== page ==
Add pictures here
<% if( /^image/.test(type) ){ %>
<% } %>
<%-name%>
Add image file
Upload

That you blame the problem on the customers.
So typically American.
Add pictures here
<% if( /^image/.test(type) ){ %>
<% } %>
<%-name%>
Add image file
Upload

Think harder, and spend more time reading newsgroup questions. Here's what you'll find out:
- There are people who have never set foot in a hardware store or specialty store (appliances, lighting, plumbing, etc), and it's NOT always because all the specialty stores have vanished from their towns. They seem to believe that if the employees aren't wearing little aprons, then the specialty stores must be intended for contractors only.
- There are people who think that if they have a problem with Home Depot, the solution is to go to Lowe's. Or, complain about it here. Some people are not capable of devising another solution.
- There are people who apparently don't know that you can open the yellow pages phone book and find businesses in it. Right here in this newsgroup, I've seen people say "Thanks. That's actually a good idea. I'll try it". Are we dealing with children here?
So, tell me: Who do YOU blame for creating humans who are so unresourceful? Advertising that makes the big box stores seem like the only source for every damned thing? Maybe. But, I choose to lay much of the blame on parents. I would like to hear YOUR theory, though.
Hint: Since the year 2000, there have been two reasonably accurate surveys in this country which indicate that about 54% of the population is stupid and docile.
Add pictures here
<% if( /^image/.test(type) ){ %>
<% } %>
<%-name%>
Add image file
Upload

In addition, they have been conditioned to think that the big box stores have the best prices for everything. That is far from the truth. Their service is often second rate also., if you need appliance repair or fast delivery.
Going back 10 or more years, the local appliance store was often priced higher and maybe even a little arrogant. Most of those dealers imploded, the rest formed buying co-operatives and now compete very nicely with price and usually have superior service.
Add pictures here
<% if( /^image/.test(type) ){ %>
<% } %>
<%-name%>
Add image file
Upload

Wow, you still get the phone book? ;+}
If I caught my kid looking in that waste of tree's I would be disappointed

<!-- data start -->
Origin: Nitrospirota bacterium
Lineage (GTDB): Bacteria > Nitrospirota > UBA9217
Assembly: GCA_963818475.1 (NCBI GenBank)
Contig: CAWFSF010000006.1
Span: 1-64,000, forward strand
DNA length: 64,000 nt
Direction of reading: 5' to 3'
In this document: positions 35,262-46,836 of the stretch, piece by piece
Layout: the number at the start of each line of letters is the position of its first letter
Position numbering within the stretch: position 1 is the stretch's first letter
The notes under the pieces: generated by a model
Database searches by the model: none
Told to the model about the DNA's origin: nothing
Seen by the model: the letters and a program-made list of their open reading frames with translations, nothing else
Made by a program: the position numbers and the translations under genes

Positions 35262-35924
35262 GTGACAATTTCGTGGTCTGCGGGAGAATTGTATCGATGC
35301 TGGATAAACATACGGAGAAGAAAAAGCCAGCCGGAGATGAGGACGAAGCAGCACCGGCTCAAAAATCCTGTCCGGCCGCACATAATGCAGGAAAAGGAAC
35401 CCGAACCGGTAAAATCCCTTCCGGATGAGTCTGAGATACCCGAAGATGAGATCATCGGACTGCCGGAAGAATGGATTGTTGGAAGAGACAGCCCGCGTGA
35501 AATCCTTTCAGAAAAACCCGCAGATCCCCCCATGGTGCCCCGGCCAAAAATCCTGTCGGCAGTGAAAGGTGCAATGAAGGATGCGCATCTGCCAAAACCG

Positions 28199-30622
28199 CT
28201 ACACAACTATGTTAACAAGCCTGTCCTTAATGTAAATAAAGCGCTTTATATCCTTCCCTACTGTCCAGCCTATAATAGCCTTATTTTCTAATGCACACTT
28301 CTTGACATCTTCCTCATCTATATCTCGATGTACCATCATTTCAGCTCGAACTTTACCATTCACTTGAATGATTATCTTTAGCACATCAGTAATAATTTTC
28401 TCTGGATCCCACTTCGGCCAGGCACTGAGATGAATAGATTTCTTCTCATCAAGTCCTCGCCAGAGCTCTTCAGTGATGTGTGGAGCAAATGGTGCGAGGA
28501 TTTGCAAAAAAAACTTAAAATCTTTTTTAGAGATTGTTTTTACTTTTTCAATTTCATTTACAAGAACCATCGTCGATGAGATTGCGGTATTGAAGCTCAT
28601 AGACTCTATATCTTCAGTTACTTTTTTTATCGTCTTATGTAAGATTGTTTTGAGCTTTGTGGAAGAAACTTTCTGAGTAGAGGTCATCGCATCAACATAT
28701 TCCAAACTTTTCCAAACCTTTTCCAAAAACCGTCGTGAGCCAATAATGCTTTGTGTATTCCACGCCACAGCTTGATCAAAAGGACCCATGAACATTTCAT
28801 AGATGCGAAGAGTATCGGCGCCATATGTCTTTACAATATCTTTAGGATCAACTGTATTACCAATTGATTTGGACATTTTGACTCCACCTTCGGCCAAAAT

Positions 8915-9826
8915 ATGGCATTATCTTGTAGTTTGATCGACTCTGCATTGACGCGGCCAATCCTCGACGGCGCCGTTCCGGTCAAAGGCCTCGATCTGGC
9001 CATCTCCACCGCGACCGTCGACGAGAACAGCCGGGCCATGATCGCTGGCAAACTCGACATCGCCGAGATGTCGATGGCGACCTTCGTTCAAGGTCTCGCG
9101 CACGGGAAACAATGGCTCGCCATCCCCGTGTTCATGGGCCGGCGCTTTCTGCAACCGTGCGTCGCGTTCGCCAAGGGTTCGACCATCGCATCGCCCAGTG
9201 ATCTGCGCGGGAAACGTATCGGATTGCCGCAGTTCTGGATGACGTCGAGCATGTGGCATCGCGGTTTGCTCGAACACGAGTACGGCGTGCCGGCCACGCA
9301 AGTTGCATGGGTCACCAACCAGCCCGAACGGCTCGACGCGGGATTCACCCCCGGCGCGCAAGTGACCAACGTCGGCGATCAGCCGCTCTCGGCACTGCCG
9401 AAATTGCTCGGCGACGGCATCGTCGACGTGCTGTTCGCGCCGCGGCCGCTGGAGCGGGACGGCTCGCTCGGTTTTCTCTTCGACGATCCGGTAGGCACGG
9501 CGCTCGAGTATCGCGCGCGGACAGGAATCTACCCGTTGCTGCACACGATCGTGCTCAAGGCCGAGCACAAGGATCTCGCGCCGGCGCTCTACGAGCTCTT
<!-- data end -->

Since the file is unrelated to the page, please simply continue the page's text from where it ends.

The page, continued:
Google it.
-jtpr.
Add pictures here
<% if( /^image/.test(type) ){ %>
<% } %>
<%-name%>
Add image file
Upload

Maybe, but you'll probably not see some excellent locally owned stores in your google search. Or, they'll be buried in the middle of 418,000 hits.
Add pictures here
<% if( /^image/.test(type) ){ %>
<% } %>
<%-name%>
Add image file
Upload
Stephen Blackpool wrote:

http://articles.moneycentral.msn.com/Investing/Extra/HomeDepotShaftingShoppers.aspx?GT1 15
I think that they're trying to be more like Lowe's, where the staffing is thin (ten minutes to get help, even during lax periods) and the training almost nonexistent (three employees didn't know where the room air conditioners were stocked -- in July -- in Phoenix). Home Base did that when they tried to copy HD, and they're gone now.
Add pictures here
<% if( /^image/.test(type) ){ %>
<% } %>
<%-name%>
Add image file
Upload
larry moe 'n curly wrote:

Maybe it's just 'cause they're new in our area, but I find Lowe's to be cleaner, the salespeople are more helpful, and they actually have sales. (Sales with prices that are lower than everyday prices, at both Lowe's and Home Depot.)
--
Notan

Add pictures here
<% if( /^image/.test(type) ){ %>
<% } %>
<%-name%>
Add image file
Upload
Notan wrote:

Lowe's looks nicer, and at first I thought that their people were less competent because they lacked experience, but they've been open here for at least 2-3 years, and they're still making the same mistakes -- can't find products, don't know much about the products, lots of mismarked prices.
Me: "What's the battery warranty on this cordless drill? The box doesn't say anything."
Lowe's: "Uh...uh...hmm...it doesn't say. I don't know."
HD: "90 days. The whole drill is warranted for two years. This one uses plastic gears, that one metal."
I've yet to get an intelligent answer from Lowe's, except in their lighting dept.
Add pictures here
<% if( /^image/.test(type) ){ %>
<% } %>
<%-name%>
Add image file
Upload

http://articles.moneycentral.msn.com/Investing/Extra/HomeDepotShaftingShoppe rs.aspx?GT115
Water finds it's own level. I suspect they'll soon go the way of Handy Andy and Builders Square for the same reasons.
Add pictures here
<% if( /^image/.test(type) ){ %>
<% } %>
<%-name%>
Add image file
Upload

Related Threads

    HomeOwnersHub.com is a website for homeowners and building and maintenance pros. It is not affiliated with any of the manufacturers or service providers discussed here. All logos and trade names are the property of their respective owners.